|| Checking for direct PDF access through Ovid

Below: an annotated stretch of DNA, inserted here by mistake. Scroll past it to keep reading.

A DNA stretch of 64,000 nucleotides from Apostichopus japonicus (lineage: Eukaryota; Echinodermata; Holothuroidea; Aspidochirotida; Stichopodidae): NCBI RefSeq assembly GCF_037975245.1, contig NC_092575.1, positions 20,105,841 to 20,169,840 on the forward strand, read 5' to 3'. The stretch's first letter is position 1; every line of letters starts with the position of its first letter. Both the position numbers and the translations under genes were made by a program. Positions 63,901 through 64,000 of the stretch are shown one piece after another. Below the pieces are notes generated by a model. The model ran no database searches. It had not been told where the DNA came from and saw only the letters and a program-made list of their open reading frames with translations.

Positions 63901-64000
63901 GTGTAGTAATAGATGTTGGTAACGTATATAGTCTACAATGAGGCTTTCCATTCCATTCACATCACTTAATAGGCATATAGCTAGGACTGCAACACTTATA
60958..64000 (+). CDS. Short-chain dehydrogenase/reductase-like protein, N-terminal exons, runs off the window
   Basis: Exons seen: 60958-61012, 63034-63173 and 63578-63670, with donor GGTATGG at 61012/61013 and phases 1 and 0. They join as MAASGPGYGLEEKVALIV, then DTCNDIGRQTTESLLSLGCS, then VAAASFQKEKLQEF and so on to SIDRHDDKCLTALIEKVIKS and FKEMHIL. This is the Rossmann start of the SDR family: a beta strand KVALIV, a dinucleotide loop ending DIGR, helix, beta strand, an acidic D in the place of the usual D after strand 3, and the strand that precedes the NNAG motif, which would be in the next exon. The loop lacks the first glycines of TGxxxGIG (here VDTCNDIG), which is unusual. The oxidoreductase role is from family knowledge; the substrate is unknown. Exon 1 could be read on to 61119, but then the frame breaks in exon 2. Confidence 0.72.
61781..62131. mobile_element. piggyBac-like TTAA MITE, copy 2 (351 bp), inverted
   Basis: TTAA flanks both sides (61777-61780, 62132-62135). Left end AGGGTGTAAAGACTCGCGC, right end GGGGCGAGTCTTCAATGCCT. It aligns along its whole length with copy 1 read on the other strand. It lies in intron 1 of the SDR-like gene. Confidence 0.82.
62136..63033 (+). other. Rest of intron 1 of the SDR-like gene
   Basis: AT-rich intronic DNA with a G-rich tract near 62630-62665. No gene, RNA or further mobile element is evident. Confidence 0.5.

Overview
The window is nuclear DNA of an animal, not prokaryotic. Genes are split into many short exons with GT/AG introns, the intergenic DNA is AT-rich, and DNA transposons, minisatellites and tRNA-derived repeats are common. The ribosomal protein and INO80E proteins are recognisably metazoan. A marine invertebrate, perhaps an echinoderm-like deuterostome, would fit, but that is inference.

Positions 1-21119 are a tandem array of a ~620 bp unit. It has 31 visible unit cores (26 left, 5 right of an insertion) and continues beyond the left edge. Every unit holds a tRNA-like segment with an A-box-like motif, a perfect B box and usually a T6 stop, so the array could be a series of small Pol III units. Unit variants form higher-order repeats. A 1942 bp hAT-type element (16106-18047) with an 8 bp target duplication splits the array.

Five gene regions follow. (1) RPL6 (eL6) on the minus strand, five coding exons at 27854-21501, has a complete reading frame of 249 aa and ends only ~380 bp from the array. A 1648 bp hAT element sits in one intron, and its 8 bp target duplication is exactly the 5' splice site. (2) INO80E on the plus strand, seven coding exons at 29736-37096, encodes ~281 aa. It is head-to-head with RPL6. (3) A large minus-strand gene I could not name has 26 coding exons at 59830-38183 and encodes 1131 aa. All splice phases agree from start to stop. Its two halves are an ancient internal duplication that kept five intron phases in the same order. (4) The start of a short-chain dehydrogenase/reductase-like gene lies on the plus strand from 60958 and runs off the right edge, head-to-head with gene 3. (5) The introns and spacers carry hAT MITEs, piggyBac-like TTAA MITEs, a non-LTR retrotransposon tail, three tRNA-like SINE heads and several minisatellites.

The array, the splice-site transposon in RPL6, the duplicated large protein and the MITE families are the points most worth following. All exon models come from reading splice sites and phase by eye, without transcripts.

The term “internal impingement” describes the normal physiological contact that occurs between the posterosuperior glenoid and the greater tuberosity in positions of hyperabduction and external rotation. This physiological contact can become symptomatic when repeated overhead motion results in partial articular-sided posterosuperior rotator cuff tears and lesions of the posterosuperior glenoid labrum. The precise pathophysiology involved with the development of symptomatic internal impingement has been debated extensively over the past few decades. However, current literature suggests that symptomatic internal impingement may result from a combination of multiple factors involving repetitive overhead activity, physiological remodeling of the throwing shoulder, posterior capsule contracture, and scapular dyskinesis, among other factors. These can all lead to scapulohumeral hyperangulation and associated pathologic findings. The purpose of this article is to review the relevant anatomy, pathophysiology, diagnosis, and management of symptomatic internal impingement through a critical review of current evidence.